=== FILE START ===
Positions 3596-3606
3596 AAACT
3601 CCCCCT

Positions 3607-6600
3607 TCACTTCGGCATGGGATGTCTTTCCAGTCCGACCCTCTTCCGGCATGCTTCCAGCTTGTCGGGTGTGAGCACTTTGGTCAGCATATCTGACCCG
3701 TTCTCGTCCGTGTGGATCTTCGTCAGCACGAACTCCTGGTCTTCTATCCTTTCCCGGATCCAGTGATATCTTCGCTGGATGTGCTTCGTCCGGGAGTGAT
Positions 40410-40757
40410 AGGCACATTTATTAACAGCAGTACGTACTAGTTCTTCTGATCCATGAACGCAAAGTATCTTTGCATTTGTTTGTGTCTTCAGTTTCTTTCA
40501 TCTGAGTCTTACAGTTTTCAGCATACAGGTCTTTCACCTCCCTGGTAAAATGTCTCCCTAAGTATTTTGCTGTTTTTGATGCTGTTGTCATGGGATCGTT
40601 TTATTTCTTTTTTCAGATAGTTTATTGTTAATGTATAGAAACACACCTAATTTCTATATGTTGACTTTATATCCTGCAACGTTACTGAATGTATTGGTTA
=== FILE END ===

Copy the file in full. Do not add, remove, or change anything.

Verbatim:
Positions 3596-3606
3596 AAACT
3601 CCCCCT

Positions 3607-6600
3607 TCACTTCGGCATGGGATGTCTTTCCAGTCCGACCCTCTTCCGGCATGCTTCCAGCTTGTCGGGTGTGAGCACTTTGGTCAGCATATCTGACCCG
3701 TTCTCGTCCGTGTGGATCTTCGTCAGCACGAACTCCTGGTCTTCTATCCTTTCCCGGATCCAGTGATATCTTCGCTGGATGTGCTTCGTCCGGGAGTGAT
Positions 40410-40757
40410 AGGCACATTTATTAACAGCAGTACGTACTAGTTCTTCTGATCCATGAACGCAAAGTATCTTTGCATTTGTTTGTGTCTTCAGTTTCTTTCA
40501 TCTGAGTCTTACAGTTTTCAGCATACAGGTCTTTCACCTCCCTGGTAAAATGTCTCCCTAAGTATTTTGCTGTTTTTGATGCTGTTGTCATGGGATCGTT
40601 TTATTTCTTTTTTCAGATAGTTTATTGTTAATGTATAGAAACACACCTAATTTCTATATGTTGACTTTATATCCTGCAACGTTACTGAATGTATTGGTTA